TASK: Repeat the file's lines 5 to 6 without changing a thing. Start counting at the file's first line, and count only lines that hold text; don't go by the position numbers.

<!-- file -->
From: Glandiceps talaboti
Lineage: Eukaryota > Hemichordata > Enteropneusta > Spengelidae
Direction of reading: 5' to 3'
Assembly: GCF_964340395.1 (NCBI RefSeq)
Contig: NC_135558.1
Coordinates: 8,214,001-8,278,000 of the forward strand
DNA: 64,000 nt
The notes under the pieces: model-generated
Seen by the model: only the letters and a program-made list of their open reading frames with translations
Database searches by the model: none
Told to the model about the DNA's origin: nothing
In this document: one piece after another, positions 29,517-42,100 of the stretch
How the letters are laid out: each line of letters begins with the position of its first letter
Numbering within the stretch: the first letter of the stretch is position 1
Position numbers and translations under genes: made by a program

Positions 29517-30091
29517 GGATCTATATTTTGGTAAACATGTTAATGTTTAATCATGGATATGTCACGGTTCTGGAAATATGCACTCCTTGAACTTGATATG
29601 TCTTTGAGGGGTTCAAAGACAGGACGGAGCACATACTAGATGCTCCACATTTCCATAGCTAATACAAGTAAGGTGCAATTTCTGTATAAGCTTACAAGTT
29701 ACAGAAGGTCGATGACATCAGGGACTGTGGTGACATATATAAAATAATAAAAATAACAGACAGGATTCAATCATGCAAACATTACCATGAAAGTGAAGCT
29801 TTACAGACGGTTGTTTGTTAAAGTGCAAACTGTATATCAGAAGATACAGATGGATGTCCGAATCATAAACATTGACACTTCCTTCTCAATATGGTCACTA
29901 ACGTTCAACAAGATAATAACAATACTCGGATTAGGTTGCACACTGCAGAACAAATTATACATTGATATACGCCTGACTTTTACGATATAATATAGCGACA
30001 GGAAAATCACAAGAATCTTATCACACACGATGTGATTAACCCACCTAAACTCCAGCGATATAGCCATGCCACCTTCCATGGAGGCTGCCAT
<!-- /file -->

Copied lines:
Contig: NC_135558.1
Coordinates: 8,214,001-8,278,000 of the forward strand